I am sure Mazda have done the right thing commercially. And given all the kit it comes with, it appears to have Mazda's usual very competative pricing. i am sure it will do well

13 October 2009

Can you imagine yourself pottering along in your Mazda SUV, the greenies looking at you in disgust, not knowing that you drive the cleanest diesel in town? It is a bit confusing. Well I really love this Mazda. I test drove it last year (while shopping for a new 6) and it was rather good except for the engine. With this new powerplant I think I should recommend it. It looks great IMO, it is spacious inside, lots of equipment and the ride was excellent on my test ride.

Mazda as a brand has got now a very good line-up me thinks.

13 October 2009

With emissions of 199g/km, I'd argue about it being "clean"...

13 October 2009

My father had a CX-7 and it was a fantastic car, but it had one important downside: its fuel economy. I'm not convinced if this facelift, which concentrates mainly on sticking some chrome bars, is something this Mazda really needed; quite the contrary, I liked the understated handsome lines of the previous version, a nice change from the bling Q7-style norm. However, the technical changes are exactly what this otherwise excellent car needed.

13 October 2009

Hmmm Honda CR-V is a shade smaller but is lighter, has bigger boot, is quicker despite a large power deficit and its 2.2 diesel is only 173g/km. Sorry Mazda must try harder!

I suspect - (although Honda won't tell me! I did ask though) that the 2010 CR-V in January will be quicker and even cleaner with the i-dtec engine going in. I am hoping they can really squeeze it down to 159g/km making it a fantastically attractive company car.

13 October 2009

[quote The Apprentice]Hmmm Honda CR-V is a shade smaller but is lighter, has bigger boot, is quicker despite a large power deficit and its 2.2 diesel is only 173g/km. Sorry Mazda must try harder[/quote]

People might be put off by the Shrek like looks of the Honda CR-V, The Mazda is a prettier car and the new engine should make it more appealing-Mazda are pretty bad at offering Automatic as an option to thier cars here, I dont think the CX-7 has ever been offered with an auto box on a UK spec car, which is a bit of a shame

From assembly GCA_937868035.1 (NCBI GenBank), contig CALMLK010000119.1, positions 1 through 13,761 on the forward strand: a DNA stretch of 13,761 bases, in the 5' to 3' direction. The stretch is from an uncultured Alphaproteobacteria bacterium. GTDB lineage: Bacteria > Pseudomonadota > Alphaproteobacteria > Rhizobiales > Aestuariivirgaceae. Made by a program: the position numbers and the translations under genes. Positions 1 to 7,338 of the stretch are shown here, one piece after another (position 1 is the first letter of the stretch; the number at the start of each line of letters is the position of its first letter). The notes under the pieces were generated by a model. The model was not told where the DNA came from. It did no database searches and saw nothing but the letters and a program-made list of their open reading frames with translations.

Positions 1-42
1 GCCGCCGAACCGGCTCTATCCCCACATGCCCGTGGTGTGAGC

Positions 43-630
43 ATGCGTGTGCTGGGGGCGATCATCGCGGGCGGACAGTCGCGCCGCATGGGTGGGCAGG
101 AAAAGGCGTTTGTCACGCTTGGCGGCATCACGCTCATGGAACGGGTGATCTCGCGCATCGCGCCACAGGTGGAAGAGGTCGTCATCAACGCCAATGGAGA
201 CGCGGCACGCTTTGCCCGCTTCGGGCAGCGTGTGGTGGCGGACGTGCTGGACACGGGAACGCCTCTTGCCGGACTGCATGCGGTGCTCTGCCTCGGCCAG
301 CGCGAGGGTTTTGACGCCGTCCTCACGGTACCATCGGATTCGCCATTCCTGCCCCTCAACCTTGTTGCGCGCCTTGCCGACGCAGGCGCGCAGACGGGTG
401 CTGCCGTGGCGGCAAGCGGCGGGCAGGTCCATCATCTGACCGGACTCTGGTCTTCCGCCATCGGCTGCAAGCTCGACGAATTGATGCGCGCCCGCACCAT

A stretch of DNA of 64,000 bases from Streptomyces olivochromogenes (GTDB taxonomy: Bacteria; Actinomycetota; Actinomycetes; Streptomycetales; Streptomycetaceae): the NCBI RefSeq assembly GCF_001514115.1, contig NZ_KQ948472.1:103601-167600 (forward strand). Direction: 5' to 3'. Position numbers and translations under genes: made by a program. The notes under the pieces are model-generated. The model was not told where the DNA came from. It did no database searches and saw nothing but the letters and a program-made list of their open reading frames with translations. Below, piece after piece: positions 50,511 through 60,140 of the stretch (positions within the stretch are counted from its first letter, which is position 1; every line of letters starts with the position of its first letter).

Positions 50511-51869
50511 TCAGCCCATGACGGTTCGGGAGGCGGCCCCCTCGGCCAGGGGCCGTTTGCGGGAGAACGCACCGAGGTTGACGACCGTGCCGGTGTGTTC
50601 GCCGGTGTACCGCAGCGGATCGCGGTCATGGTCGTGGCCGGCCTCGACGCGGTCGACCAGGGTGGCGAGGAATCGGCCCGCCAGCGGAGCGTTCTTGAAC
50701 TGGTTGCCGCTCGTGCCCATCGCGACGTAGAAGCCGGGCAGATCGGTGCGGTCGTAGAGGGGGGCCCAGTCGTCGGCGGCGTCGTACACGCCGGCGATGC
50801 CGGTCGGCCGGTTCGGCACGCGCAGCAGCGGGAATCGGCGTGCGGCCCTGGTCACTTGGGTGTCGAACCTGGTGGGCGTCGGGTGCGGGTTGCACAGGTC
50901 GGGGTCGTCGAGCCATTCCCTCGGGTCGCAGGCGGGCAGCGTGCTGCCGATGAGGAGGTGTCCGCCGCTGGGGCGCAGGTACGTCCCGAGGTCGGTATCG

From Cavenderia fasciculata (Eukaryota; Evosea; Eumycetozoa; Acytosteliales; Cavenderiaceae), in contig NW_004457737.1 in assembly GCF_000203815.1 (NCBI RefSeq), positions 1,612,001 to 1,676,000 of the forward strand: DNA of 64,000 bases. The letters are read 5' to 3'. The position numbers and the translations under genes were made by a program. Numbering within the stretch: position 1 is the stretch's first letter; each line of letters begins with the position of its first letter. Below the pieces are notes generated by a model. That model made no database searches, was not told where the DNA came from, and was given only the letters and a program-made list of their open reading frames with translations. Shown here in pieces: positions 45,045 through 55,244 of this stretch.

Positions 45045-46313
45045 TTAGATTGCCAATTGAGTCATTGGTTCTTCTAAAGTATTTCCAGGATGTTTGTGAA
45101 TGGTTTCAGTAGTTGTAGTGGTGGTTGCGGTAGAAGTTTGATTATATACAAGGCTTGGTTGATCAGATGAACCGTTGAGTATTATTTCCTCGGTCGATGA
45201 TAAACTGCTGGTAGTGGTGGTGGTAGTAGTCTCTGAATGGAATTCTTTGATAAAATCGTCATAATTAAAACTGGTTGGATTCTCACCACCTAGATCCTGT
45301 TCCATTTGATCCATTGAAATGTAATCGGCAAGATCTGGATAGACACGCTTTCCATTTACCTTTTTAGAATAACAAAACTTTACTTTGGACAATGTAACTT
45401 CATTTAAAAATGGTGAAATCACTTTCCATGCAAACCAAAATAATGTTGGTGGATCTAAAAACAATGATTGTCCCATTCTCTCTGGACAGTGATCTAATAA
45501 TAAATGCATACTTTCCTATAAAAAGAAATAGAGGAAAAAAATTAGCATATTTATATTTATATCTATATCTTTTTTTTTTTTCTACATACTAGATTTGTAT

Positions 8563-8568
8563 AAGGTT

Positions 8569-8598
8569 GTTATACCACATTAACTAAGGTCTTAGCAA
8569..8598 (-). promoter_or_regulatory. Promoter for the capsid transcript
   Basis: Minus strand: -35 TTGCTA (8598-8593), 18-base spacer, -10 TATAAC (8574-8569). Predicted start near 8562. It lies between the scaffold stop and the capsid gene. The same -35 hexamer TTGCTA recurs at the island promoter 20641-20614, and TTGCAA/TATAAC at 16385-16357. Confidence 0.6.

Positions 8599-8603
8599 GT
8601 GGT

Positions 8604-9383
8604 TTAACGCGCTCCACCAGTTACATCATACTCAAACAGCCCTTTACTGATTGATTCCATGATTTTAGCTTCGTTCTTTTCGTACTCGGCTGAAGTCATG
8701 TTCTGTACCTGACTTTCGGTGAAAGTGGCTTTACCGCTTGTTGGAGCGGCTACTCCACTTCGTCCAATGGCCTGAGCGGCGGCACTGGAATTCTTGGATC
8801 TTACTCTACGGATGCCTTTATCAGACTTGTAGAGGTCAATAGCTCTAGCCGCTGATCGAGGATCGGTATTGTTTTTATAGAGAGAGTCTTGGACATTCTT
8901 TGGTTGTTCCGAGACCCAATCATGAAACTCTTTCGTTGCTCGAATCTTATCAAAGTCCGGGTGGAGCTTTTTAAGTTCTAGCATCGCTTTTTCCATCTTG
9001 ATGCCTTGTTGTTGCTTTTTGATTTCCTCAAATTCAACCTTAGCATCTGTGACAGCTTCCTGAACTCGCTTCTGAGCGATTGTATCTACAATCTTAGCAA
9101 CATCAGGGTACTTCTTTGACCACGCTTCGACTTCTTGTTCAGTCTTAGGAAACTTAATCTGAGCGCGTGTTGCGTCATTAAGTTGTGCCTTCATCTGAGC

13 October 2009

The mazda is certainly is well behind the Freelander 2 which is only 170 co2 for the manual version and not as economical the Freelander is over 20% more economical .

13 October 2009

Hello.

When I wrote this was a 'clean' car, I mean that it will have very low levels of pollution in the exhaust gases. Air pollution can be a big problem with diesel engines.

Efficient or frugal should refer to the fuel economy. 'Clean' should refer to the amount of pollution the car churns out. Co2 is not air pollution, buy the way. There are, though, EU regulations limiting the amount of particulates (or soot) and Nitrogen Oxides (NoX) in the air.

California actually banned diesel car sales in 1990 because it has very strict clean air regulations. The de-pollution kit on the CX-7 may well bring it into line with Californian regulations and it might also meet the EU6 engine regulations not due until 2013 or later.

13 October 2009

[quote fuzzybear]People might be put off by the Shrek like looks of the Honda CR-V, The Mazda is a prettier car and the new engine should make it more appealing-Mazda are pretty bad at offering Automatic as an option to thier cars here, I dont think the CX-7 has ever been offered with an auto box on a UK spec car, which is a bit of a shame
[/quote]

Absolutely, I leave near a Mazda dealership so CX-7's are not a rare sight and I have often admired it, it pulls off the sporty SUV look better than almost anything whilst still looking reasonably hunky. Just whilst they were doing all the work on it some weight saving measures would have made the good power and torque much more fun.

13 October 2009

[quote HiltonH]California actually banned diesel car sales in 1990 because it has very strict clean air regulations. The de-pollution kit on the CX-7 may well bring it into line with Californian regulations and it might also meet the EU6 engine regulations not due until 2013 or later.[/quote]

If I'm not mistaken the only diesel-engined cars so far available in California are Mercs...including the M-Class (which produces around 220g/km of CO2, which is not bad considering it has a 3.0-litre diesel engine and weighs quite a-bit more than the Mazda...).